Recently I spent the weekend at a family member’s home and experienced two failures of everyday human-machine interfaces (HMI) devices that truly perplexed me. One was a collapsed dome switch on a spa controller; the other was a graphical display error on a touchscreen coffee maker.
Over the last 25 years, the evolution of touch screen technologies has brought sweeping changes to how society uses human-machine interface (HMI) products. Originally touch screens were small, monochrome, and required a stylus and single touchpoint to operate.
Manufacturing complete human-machine interface (HMI) assemblies can be a complex and difficult journey, which is especially true if it involves more than one supplier. This blog post mentions a few of the great advantages of being able to work with a single full service HMI supplier.
In all likelihood right now as you read this post, there is a smartphone somewhere on your person, on your desk, or otherwise within reach. These products have become much more than just a means to communicate with others.
Stop and think of the role colors play in our daily lives for a moment. Colors can influence everything from what you wear to the car you buy. Colors can trigger emotions, memories, even hunger. Certainly colors and patterns matter to companies advertising and selling products. Communicating with customers in the manufacturing world about selecting an exact color, however, has proven challenging enough as to require a particular system, known as the Pantone Matching System.
When creating your SMART user interface design, the operating environment should be taken into careful consideration. Environmental contaminants, moisture, temperature extremes, UV radiation, and overall wear and tear from use in outdoor environments are factors that should be considered before determining material and component selection for your SMART user interface.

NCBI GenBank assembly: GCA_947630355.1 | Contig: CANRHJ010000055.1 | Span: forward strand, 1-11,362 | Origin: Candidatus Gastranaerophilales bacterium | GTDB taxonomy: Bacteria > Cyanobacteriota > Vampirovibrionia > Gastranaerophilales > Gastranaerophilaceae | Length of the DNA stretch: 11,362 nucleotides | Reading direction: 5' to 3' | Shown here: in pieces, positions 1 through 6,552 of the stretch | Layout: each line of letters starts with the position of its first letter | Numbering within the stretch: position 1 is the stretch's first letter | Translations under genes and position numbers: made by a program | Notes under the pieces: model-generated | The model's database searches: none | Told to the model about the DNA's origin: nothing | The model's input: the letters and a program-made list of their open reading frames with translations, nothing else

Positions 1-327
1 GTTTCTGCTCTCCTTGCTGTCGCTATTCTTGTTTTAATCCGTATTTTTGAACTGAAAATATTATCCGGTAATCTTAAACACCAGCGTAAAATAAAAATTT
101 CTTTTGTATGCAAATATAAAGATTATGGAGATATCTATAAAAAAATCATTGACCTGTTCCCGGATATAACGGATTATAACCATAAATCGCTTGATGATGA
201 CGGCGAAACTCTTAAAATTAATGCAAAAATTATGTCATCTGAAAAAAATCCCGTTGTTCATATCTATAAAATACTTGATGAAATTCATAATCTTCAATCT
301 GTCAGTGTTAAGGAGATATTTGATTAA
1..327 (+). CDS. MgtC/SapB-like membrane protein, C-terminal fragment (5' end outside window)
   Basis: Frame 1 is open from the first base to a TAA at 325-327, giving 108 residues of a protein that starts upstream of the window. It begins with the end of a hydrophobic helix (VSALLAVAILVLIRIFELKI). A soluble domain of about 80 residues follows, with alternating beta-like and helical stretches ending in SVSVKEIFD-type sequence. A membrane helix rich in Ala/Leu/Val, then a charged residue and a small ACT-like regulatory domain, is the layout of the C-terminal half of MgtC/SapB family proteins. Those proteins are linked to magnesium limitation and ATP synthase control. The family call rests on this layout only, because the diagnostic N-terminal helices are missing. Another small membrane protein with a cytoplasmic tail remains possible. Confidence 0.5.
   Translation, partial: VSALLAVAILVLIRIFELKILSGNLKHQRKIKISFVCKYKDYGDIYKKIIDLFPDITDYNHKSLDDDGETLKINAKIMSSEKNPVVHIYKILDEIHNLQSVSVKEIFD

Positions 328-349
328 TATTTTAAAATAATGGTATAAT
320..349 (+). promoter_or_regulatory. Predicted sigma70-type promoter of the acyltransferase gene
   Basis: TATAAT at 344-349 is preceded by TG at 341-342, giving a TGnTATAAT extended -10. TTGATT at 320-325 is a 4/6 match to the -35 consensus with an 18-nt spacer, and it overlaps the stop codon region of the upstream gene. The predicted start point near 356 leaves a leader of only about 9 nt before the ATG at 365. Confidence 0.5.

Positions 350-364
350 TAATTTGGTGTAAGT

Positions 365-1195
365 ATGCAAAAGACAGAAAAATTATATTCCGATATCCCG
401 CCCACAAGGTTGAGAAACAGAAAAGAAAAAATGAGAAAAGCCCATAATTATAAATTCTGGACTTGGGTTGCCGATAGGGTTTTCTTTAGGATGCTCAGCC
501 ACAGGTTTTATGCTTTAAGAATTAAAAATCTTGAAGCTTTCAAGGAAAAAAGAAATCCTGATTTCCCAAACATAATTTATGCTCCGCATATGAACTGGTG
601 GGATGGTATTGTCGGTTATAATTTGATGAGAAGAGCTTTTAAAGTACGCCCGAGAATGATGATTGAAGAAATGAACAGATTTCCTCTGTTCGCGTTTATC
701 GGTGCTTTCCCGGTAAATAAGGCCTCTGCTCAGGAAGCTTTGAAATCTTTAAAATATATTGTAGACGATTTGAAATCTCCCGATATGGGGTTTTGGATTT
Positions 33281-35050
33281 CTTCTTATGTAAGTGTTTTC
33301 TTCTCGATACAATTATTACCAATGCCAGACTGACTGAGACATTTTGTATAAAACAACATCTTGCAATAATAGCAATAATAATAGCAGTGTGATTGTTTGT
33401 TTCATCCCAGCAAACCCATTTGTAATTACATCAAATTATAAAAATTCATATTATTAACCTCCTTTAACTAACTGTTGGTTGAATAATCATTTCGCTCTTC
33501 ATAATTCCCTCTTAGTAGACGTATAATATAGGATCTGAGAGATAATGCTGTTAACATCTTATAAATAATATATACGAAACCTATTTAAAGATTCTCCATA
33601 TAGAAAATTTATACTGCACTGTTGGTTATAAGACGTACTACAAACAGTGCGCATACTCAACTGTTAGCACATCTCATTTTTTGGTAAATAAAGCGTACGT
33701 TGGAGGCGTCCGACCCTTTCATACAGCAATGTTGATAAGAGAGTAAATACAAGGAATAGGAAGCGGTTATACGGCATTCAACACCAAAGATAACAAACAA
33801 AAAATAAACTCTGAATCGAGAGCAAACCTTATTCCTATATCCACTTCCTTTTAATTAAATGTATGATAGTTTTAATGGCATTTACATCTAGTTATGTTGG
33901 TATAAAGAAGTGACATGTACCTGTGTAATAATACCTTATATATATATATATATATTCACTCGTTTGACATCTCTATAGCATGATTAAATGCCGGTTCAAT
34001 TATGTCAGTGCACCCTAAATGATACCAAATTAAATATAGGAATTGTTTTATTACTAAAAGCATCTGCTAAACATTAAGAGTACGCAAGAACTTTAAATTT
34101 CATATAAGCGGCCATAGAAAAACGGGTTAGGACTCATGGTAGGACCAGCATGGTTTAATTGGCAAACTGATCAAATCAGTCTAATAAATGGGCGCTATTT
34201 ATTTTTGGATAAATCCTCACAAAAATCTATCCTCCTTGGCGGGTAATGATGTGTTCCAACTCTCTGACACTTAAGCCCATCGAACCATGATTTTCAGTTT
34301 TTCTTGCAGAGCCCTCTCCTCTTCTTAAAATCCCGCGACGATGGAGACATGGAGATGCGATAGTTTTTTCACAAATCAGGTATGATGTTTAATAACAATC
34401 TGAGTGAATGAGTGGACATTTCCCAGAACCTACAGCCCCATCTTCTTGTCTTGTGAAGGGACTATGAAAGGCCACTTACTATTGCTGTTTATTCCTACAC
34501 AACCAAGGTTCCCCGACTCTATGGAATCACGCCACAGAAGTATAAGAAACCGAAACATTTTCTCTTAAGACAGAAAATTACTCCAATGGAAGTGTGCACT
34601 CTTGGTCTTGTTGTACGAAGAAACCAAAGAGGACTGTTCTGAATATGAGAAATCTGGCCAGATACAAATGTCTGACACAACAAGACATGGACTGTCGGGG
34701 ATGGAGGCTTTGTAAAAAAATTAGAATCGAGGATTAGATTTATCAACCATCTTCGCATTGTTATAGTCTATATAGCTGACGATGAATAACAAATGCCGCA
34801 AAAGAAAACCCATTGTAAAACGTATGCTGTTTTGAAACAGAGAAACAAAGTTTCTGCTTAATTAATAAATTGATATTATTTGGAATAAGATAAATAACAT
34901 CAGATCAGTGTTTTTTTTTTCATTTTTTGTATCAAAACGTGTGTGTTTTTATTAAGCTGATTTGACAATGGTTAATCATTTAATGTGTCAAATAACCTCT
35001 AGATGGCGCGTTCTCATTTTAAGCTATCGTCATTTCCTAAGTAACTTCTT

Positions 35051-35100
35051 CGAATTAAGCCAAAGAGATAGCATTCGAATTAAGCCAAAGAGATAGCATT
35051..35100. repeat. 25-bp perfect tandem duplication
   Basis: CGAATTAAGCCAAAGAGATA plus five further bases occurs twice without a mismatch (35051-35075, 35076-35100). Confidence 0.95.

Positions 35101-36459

Before designing your custom human-machine interface project, it's important to have an idea of all the steps involved before and during production. Each step has variable length so while there isn't an exact timeframe for production, having a more informed viewpoint is critical to everyone's ability for following HMI design best practices.
Advancements in user interface assembly construction methods are often overlooked in HMI applications, becoming an afterthought while too many people assume that the older graphics, adhesive, rubber, and backlighting technologies all stay the same. This is not the case, especially within medical device HMI manufacturing.
Continued improvements to the human-machine interface (HMI) manufacturing process across entire electronic industries have made technology once widely considered too expensive for most applications now accessible within many design budgets.
There is good reason that programmable logic controllers (PLC) are used as a user interface in a large number of applications. These robust devices are commonplace on factory floors controlling equipment, in processing plants monitoring operating conditions, and even used in portable devices exposed to harsh environments.